As the steel sector searches for sustainable solutions in the carbon heavy construction industry, it is crucial not to overlook the power of conservation and efficiency. Decisions made early in the design process, using quality data, have a major impact on a building’s carbon footprint. In fact, when we use early data to our advantage, steel becomes a much more sustainable building material.
It’s valuable to remember that most building materials increase atmospheric carbon in one way or another. Cutting trees releases carbon from the forest floor. Fewer trees also means less carbon dioxide is absorbed from the atmosphere, and ecosystems are often disturbed. Producing cement involves heating limestone (calcium carbonate) to high temperatures, releasing CO2 as a byproduct. In fact cement is responsible for 60-90% of concrete’s GHG emissions depending on the mixture and location. (Sabbie A. Miller et al, 2021) Concrete also extracts raw materials, leading to a depletion of natural resources.
Opting for greener, lighter, higher strength steel can significantly enhance a project’s level of sustainability. And while companies like Nucor invest in greener energy to produce steel more sustainably, we can all make a difference today. Although greener electricity will certainly make steel greener, the easiest way to turn steel into a more environmentally friendly option is to use it more efficiently.
The Art of Conserving Steel
Quality is paramount:
Structural integrity and safety cannot be compromised. However, we can reduce the carbon footprint of a building by as much as 15% or more without sacrificing quality or safety. In fact, IStructE’s recent book states that steel building elements have excess material beyond the building code requirements by as much as 50% (Design to Zero, 2022).
Reducing Waste overall:
We must remember that seemingly small actions can have a monumental impact. Every pound of steel saved is a small step toward increasing the sustainability of structural steel. By optimizing where possible and practicing the best construction delivery methods like Early Connected Models, we can significantly cut down on steel waste (and time and money and carbon).
Each inch of weld represents energy expenditure. Utilizing advanced welding techniques and steel grades such as AEOS grade A913 which doesn’t require preheating for welding not only enhances structural integrity but also reduces the overall carbon footprint of the project.
Precision Bolt and Nut Usage:
Bolts, nuts, and washers may seem small in isolation, but their cumulative weight and impact can be substantial. For example, some research says that the fabrication drilling process can have a 7 fold impact on carbon emissions vs welding (Suban et al, 2012). By designing and engineering with precise early data, you can ensure that each fastener satisfies the integrity and safety of the project without unnecessary excess.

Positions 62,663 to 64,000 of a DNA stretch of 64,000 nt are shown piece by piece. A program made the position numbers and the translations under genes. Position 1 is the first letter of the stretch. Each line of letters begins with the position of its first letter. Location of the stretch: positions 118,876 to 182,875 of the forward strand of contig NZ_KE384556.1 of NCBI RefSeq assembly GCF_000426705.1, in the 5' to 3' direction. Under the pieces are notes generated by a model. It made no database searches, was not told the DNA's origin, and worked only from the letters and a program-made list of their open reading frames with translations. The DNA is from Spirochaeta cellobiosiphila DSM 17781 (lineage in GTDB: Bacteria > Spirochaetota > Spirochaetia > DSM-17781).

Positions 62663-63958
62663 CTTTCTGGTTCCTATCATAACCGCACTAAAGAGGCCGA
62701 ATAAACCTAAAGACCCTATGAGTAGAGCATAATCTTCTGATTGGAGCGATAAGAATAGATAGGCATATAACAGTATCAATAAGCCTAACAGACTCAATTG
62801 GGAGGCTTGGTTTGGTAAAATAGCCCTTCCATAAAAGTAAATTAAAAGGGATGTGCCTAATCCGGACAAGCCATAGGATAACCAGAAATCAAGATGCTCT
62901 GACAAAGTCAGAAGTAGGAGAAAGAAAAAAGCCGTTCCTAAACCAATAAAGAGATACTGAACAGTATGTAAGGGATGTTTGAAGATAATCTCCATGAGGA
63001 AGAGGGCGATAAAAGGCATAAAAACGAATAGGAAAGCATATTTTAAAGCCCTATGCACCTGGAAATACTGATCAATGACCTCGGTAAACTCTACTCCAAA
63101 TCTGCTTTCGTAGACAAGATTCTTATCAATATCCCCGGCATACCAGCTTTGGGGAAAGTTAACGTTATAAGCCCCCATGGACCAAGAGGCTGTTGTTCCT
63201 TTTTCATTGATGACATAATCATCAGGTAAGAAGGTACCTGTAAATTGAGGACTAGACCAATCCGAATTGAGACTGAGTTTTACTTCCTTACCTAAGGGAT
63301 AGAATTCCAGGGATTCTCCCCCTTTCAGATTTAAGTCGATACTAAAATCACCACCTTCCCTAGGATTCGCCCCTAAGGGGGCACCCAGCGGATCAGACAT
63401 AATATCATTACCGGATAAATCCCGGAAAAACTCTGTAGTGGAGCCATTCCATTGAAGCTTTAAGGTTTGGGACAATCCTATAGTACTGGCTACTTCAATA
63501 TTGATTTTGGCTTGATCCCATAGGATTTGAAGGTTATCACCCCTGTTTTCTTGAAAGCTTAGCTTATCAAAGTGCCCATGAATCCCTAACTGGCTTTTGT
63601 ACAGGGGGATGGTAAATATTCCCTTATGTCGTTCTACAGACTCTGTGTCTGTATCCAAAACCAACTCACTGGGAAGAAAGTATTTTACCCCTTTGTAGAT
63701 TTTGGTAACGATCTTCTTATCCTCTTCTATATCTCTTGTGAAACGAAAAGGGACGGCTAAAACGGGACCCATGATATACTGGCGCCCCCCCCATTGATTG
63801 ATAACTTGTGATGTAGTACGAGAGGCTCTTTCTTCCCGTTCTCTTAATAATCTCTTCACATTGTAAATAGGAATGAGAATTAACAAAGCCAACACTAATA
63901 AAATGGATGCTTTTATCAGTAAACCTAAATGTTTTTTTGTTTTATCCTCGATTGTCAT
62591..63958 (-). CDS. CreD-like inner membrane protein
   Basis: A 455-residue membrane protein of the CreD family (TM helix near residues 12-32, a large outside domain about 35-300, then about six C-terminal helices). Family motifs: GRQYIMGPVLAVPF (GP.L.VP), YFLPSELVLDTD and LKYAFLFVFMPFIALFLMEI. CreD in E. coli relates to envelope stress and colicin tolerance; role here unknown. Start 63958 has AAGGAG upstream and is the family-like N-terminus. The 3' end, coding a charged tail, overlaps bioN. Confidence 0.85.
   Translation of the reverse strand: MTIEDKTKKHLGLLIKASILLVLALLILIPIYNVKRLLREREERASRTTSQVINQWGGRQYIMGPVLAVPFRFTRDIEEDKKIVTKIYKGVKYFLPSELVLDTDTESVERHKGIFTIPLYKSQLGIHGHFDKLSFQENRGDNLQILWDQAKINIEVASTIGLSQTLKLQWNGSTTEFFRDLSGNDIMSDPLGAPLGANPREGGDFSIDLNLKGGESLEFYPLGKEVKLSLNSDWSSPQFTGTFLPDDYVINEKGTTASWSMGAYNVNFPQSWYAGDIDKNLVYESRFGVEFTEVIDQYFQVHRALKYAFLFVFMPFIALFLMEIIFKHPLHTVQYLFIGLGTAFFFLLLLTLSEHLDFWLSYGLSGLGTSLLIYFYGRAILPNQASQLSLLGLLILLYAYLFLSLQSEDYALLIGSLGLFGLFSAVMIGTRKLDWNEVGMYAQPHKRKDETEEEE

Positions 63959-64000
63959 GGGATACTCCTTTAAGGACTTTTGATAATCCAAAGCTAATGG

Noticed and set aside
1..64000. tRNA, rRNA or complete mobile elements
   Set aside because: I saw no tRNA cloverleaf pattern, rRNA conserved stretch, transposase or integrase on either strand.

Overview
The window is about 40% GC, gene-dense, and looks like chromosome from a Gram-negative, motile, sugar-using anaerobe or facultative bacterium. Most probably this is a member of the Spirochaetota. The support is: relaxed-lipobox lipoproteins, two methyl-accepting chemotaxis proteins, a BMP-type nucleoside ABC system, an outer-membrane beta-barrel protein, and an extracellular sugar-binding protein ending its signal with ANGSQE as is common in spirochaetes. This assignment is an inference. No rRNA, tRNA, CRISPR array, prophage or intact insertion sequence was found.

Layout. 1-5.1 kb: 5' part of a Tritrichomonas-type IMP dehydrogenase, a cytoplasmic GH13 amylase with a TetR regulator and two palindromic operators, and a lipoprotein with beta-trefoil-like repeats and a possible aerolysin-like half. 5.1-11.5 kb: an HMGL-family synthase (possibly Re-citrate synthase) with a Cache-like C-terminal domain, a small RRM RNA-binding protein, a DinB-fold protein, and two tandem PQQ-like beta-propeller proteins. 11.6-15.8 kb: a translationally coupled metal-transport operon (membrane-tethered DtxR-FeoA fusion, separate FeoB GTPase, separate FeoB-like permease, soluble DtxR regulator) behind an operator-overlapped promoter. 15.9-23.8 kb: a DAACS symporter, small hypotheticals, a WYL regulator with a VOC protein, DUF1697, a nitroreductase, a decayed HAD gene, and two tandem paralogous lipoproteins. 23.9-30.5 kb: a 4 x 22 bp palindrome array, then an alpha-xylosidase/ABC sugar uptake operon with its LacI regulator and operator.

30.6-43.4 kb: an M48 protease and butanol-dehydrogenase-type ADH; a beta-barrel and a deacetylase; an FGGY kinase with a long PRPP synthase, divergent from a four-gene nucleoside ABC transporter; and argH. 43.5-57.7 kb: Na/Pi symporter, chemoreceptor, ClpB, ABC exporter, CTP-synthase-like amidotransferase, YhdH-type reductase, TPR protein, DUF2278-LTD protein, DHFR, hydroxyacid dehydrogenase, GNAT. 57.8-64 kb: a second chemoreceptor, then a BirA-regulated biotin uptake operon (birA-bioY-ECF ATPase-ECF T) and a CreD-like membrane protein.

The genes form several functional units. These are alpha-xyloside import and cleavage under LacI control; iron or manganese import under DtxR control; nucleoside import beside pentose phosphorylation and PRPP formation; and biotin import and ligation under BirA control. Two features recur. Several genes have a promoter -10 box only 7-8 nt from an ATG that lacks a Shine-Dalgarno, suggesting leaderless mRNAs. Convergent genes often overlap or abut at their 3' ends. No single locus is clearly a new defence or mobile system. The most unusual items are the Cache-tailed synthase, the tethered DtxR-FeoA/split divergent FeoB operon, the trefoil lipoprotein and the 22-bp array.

Optimizing Steel Connection Material:
Steel connection materials like angles and plates can be a large contributor to connection complexity based on how efficiently connections are designed. Employing cutting-edge software for the careful design and preparation of efficient connections enables engineers to optimize for the least amount of steel fitting materials relative to framing. Consider for a minute the significance of saving each inch of steel beam, every bolt, nut, washer, inch of weld, and pound of steel plate…it adds up. For example using extended shear plate connection types can not only reduce framing member lengths but speed up erection, reducing carbon usage on the jobsite.
The energy-intensive process involved in steel production requires substantial amounts of fossil fuels. By optimizing steel usage, we indirectly reduce the demand for these energy-intensive processes, promoting a more energy-efficient industry. Processing mill orders of the exact length of materials (versus the centerline dimensions without setbacks) can result in excess steel being ordered that has to be recycled back to the mill. For steel buildings with bracing, this can result in 5 to 10% additional steel being ordered.*
Steel production has a large carbon footprint – it is responsible for 7% of carbon release worldwide1. In the quest for a more sustainable future, the structural steel industry has a vital role to play. By recognizing the importance of saving every ounce of steel, bolt, nut, washer, inch of weld, and pound of plate, we can enhance the carbon efficiency of steel and reduce our collective carbon footprint. Every bolt counts. As we forge ahead, let’s embrace the power of conservation and efficiency and contribute to a forward-thinking culture of sustainability. This goal becomes easier to achieve with new technology and new processes, and Qnect is committed to playing its part in building a world that not only stands strong with the many attributes of steel, but stands sustainably too. The ripple effect from seemingly inconsequential decisions like saving bolts, inches of weld or pounds of plate will influence industry standards and lead the market to adopt greener construction practices on a worldwide scale.
- IEA (2020), Iron and Steel Technology Roadmap, IEA, Paris https://www.iea.org/reports/iron-and-steel-technology-roadmap, License: CC BY 4.0
*Cumulative Qnect project metrics